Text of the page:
reflections on joining a pen pal network

So, I added myself to the Pen Pal network and I have found the following things to be true:
  1. My friends and family mostly send messages about make believe games where they pretend to run a farm or move through a sorority.  Note to self: the only thing lamer than being on a farm is pretending to be a farmer on a pen pal network.  
  2. No one told me that people would write personal notes on my wall. What disturbs me, though, is a friend who "tagged" a photo of me. He used some kind of adhesive and now it is permanently on my wall.  Not sure I want a photo of me at the Haymarket Square riot will look good in front of the school board. I never thought in advance the reality that the vapor-self, the ever-evolving imago would be amplified.  I feel a bit like a celebrity.  
  3. It's like a staff lounge without the bickering, gossip and complaining about children.  We share ideas, pass notes and actually talk about teaching.  It's like professional development, but without the annoying Edison Projector or the Kodak reps trying to convince me that their cameras will turn my children into geniuses. 
  4. There is a pecking order to #3.  For all the talk of democracy and horizontal collaboration, there are gatekeepers who open up the world for new guys like me.  This isn't bad, either.  They are sort of pencil mentors in a way.  Still, it has a darker side when people jockey for Eduplogger votes.  It's a bit of a pissing match, really.  But on that note . . . please vote for me.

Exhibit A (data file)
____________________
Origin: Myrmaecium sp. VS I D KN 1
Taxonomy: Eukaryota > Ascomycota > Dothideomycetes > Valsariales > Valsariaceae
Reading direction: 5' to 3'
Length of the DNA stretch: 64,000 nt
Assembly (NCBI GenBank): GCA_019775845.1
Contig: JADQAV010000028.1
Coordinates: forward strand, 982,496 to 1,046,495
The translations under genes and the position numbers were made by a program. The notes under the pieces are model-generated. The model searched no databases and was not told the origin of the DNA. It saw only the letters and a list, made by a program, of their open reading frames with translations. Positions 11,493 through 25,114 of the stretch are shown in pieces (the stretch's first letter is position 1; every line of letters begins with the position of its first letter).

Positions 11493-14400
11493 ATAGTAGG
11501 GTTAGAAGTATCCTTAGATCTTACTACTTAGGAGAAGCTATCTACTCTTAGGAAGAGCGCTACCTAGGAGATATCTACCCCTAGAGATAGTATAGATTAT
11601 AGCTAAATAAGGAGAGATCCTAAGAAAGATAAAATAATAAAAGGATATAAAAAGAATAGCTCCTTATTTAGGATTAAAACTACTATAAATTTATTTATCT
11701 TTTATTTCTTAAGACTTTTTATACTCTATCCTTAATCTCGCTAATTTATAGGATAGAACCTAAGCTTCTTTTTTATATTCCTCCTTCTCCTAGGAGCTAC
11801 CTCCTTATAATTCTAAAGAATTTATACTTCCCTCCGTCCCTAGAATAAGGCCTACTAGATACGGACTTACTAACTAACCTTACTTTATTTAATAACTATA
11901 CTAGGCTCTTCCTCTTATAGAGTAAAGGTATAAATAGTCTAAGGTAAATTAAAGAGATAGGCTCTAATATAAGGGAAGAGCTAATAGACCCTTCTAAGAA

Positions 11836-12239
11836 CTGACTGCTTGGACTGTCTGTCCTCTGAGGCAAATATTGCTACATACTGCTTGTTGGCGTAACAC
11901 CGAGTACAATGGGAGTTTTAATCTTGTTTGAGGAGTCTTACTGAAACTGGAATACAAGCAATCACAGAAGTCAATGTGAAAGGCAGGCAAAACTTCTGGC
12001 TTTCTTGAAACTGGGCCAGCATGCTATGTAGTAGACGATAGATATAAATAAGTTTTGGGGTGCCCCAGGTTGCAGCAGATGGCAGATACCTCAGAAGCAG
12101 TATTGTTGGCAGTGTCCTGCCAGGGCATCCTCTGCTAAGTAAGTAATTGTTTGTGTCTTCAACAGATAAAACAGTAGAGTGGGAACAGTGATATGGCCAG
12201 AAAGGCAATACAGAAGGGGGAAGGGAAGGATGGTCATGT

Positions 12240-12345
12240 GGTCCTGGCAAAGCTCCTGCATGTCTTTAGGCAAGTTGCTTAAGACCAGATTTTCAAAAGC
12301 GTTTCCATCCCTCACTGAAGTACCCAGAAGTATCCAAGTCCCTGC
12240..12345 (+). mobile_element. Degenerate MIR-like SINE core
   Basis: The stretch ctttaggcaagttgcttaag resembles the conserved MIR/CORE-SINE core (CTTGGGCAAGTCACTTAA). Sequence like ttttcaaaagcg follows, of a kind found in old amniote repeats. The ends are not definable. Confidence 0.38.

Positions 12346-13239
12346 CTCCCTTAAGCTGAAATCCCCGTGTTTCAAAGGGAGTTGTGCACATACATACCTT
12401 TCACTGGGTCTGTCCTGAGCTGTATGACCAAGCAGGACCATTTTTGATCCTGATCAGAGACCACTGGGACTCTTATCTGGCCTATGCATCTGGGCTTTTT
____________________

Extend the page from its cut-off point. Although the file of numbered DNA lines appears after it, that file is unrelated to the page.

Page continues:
5. Social networks dehumanize and humanize simultaneously.  We play games of pretend.  We craft identities.  We use the plural first person instead of saying "I."  But we also connect and play and interact.  I feel more authentic and more artificial every time I pass along a pen pal note.
  6. Stuff is permanent.  I can always say to a person, "that's not what I said," and if I look sincere enough, it works.  But once people resend a note I sent, I'm screwed.  I thought I had sent out a private note to a history teacher, "Garfield was a crappy president anyway.  So, he got shot?  Will anyone remember him in a hundred years?" Now my parents (who were big Garfield fans) think I'm evil.  
  7. People like to repeat one another often.  It's a bit like going to a party and hearing Gertrude say, "Josiah said something totally witty.  He said . . . " and then you run into another person that says, "So, Gertrude told me that Josiah said this really funny thing . . ." I'm sure Josiah feels pretty good, but after awhile I'm ready for something new.  

No comments:

Post a Comment